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Briefings: 2024 Legislative Races Appear Set with Few Real Surprises…

Massachusetts State House

Few new faces from the 413 are likely at Beacon Hill next year. (WMP&I)

When the office of Secretary of the Commonwealth Bill Galvin completes the primary ballot for September, there should be few surprises in the 413. Despite some noises here and there, there were few if any last-minute entries that could upend the region’s delegation to Boston. In one case, there was a dearth of candidacies for an open seat.

There will be five house races and three senate races with contests that affect at least part of the four Western counties of Massachusetts. Of those, only two races, both in the House, have no incumbent, but one open race has one candidate. The remainder are primary or general election challenges to sitting legislators. However, victory could be a tall order in many of those races.

On Wednesday, the State House News Service reported out candidates who had made the ballot subject to objections, withdrawals or other changes that could alter the races in September and November.

For example, Becket Senator Paul Mark, a Democrat, appears set to face David Rosa, a Republican. Mark’s Berkshire, Hampden, Franklin & Hampshire Senate district is wildly Democratic. Rosa, who has not filed with the Office of Campaign & Political Finance yet, faces very long odds.

A mirror of this is Sutton Republican Senator Ryan Fattman’s challenge from Monson Democrat Anthony Allard, who will be on the ballot. While Allard has at least created a campaign committee, Fattman’s 2014 victory solidified the sharp shift to the right his district, now the Worcester and Hampden, has undergone.

Susannah Whipps

Crack that rematch, Whipps! (via

One general election race with a different flavor is Athol Republican Jeffrey Raymond challenging unenrolled 2nd Franklin Rep Susannah Whipps also of Athol. Formerly a Republican, Whipps has withstood challenges from Democrats. It is possible a stabilized state GOP will press to retake this seat. It is perhaps the party’s only opportunity to stake a claim in the 413. Still, Republicans could discovery felling Whipps as difficult as Dems have found it to be. Redistricting pushed her seat west into reliably blue Greenfield and now straddles the Franklin-Worcester county line. Indeed, Raymond ran against Whipps in 2022 and lost.

The general election race worth watching is in the 4th Hampden House district. The district includes Southampton and much of Westfield. Westfield Ward 3 City Councilor Bridget Matthews-Kane, a Democrat, is challenging incumbent Republican Rep Kelly Pease. Redistricting altered the 4th Hampden since Pease first won it in 2020. Yet, the changes may not have ultimately changed the district’s tossup nature. Pease has incumbency, but Matthews-Kane has resources and a base eager to retake the seat.

Aside from the 4th Hampden, the primary contests may host the most action. With William “Smitty” Pignatelli exiting the 3rd Berkshire, a three-person race has formed in the Democratic primary. Great Barrington Select Board member Leigh Davis and Stockbridge Select Board members Jamie Minacci and Patrick White are competing in the primary. The winner is likely to become the next rep. Nevertheless, the nominee will face unenrolled candidate Marybeth Mitts in the general election.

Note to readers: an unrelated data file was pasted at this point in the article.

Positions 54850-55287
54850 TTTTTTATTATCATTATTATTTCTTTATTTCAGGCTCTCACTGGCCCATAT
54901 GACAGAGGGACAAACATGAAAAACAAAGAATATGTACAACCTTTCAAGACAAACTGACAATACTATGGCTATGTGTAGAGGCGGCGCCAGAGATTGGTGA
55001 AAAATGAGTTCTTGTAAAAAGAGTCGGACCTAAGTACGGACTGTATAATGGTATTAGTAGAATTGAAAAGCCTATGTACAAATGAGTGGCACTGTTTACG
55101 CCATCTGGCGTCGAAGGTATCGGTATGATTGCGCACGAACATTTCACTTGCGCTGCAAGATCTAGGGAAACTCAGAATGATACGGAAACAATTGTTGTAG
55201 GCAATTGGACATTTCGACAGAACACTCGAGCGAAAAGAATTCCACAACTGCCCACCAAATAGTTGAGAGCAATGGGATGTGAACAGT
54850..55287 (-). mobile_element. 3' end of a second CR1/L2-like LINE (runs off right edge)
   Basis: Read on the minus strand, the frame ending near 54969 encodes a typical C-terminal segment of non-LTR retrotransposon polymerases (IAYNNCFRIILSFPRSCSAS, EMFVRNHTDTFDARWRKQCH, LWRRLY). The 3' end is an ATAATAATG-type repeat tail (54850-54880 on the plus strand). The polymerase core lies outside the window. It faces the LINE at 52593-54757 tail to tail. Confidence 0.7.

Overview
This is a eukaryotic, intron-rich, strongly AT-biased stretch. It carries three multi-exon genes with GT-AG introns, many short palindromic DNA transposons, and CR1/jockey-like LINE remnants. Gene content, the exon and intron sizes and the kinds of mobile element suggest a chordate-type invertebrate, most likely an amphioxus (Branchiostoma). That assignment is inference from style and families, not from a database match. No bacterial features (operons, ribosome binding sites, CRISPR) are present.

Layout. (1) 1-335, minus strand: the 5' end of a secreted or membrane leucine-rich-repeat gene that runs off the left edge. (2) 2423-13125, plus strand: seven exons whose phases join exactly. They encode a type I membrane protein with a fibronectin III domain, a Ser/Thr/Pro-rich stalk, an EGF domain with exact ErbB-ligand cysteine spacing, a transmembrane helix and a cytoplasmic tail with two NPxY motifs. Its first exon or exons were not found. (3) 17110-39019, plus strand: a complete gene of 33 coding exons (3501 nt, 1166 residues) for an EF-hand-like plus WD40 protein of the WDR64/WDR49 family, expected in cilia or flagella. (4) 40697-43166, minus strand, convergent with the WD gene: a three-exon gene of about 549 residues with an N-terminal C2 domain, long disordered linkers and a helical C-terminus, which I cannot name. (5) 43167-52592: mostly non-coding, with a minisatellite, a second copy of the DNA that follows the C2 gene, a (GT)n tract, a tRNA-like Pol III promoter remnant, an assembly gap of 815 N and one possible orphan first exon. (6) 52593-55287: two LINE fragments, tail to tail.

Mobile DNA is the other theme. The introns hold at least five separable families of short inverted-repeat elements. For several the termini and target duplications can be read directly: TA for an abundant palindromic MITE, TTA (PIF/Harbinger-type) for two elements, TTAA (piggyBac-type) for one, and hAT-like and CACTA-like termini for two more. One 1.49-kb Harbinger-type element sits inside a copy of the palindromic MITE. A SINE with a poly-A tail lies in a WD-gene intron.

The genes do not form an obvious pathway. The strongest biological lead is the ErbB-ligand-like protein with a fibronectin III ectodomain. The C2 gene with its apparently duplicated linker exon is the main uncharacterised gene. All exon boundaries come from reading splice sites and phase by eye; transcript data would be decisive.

Moving east, Johnnie McKnight had previously declared his challenge to incumbent Springfield State Rep Bud Williams. The 11th Hampden district, which spirals out from the center of the city, has changed in redistricting, which present an opportunity for McKnight. He was not even in Williams’s district before the maps changes after the 2020 census. On the other hand, Williams has held elected office in Springfield for 30 years and enjoys a massive cash advantage.

Gomez Brown

The Gomez-Brown matchup may reverberate well beyond the primary itself. (created with handout photos)

Another significant primary will be Springfield Ward 4 Councilor Malo Brown’s challenge to Springfield Senator Adam Gomez. The Hampden Senate District includes much of Springfield and part of southern Chicopee. At this stage, the significance of the race may be less in the outcome than the underlying politics. Like Williams, Gomez enjoys a large cash and institutional advantage over his opponent. Yet, Brown is also an aide to Williams. The mere fact that this race is happening could test the political détentes in the city.

The last race in the region is the open 2nd Hampshire, which includes Easthampton, Hadley, South Hadley and part of Granby. Easthampton Rep Daniel Carey is retiring to run for Hampshire Clerk of Courts. However, the only candidate to submit signatures to the Secretary’s office for the seat is Easthampton City Council President Homar Gomez. Barring unforeseen circumstances, he will be in Carey’s seat this time next year.